Packaged foods specialist Campbell Soup (NYSE:CPB) shed 14% through the first half of 2017 according to data provided by S&P Global Market Intelligence. The decline puts shareholders well behind a broader market that's up 7% in this short time frame.
Campbell Soup's underperformance began in mid-February after shares slumped following a surprisingly weak fiscal second-quarter earnings report. In that announcement, the company revealed that organic sales fell 2%, and the fall was powered by market share losses. Adjusted profit margin ticked higher, but only because aggressive cost cuts temporarily offset the impact of lower prices.
"I am not satisfied with our sales performance this quarter," CEO Denise Morrison said in a press release at the time.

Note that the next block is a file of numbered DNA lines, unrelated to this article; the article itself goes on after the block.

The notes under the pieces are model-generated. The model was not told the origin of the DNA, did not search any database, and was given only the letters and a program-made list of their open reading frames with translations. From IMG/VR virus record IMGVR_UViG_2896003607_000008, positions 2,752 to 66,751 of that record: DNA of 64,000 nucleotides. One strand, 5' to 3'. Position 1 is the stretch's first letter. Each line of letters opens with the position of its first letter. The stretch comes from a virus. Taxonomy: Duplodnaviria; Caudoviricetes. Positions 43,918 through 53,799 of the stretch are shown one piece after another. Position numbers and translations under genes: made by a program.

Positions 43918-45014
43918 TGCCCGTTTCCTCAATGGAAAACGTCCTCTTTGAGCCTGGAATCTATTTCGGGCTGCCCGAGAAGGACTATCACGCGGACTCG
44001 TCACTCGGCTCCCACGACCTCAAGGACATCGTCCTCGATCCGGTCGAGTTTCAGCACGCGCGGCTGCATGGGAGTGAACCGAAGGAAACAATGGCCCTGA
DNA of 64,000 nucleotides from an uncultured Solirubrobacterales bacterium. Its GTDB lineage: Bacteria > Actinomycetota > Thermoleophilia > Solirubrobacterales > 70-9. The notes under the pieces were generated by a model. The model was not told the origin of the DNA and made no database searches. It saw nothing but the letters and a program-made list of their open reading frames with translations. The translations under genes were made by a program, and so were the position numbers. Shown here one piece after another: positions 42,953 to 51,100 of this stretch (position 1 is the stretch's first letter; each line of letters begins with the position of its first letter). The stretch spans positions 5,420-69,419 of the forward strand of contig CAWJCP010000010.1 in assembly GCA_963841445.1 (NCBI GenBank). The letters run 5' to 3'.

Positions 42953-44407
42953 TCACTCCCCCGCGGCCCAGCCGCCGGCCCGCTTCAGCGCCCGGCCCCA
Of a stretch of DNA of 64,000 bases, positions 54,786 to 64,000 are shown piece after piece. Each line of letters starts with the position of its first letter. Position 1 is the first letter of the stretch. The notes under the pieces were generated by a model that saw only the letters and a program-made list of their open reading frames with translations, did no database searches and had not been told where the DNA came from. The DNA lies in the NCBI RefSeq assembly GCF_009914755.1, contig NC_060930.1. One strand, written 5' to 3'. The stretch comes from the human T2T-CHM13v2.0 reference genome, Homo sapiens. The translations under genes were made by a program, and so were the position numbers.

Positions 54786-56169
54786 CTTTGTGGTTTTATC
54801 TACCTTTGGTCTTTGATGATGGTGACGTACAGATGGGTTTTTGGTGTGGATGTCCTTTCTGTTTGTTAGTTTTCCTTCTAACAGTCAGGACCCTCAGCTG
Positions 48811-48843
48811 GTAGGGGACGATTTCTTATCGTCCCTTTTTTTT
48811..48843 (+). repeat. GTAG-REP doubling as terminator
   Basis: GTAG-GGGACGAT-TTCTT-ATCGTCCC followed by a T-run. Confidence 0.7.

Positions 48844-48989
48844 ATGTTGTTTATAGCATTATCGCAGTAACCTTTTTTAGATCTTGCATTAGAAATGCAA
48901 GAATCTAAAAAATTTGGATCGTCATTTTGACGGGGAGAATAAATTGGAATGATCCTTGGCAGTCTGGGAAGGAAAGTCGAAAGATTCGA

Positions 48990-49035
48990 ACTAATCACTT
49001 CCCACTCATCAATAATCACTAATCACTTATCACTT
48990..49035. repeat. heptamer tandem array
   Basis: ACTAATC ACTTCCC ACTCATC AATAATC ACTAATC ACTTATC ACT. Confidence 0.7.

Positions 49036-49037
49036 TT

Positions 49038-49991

Campbell Soup's operating trends improved slightly in the following quarter, but remained negative as organic sales growth slipped by 1% and adjusted profit margin ticked down to 36.6% of sales from 37%.
Morrison and her executive team are facing a difficult competitive environment that's forcing most participants to cut prices. The company is adjusting by lowering its costs, and by speeding innovation around healthier, more convenient meals and snacks.
The company isn't projecting an improving demand picture over the next few months, though. In May, executives lowered their sales guidance and now expect full-year 2017 revenue to tick lower by as much as 1%. The good news is cost cuts will allow for slightly higher earnings. However, the stock isn't likely to rebound until investors see evidence of a return to a solid growth pace following years of declining volume.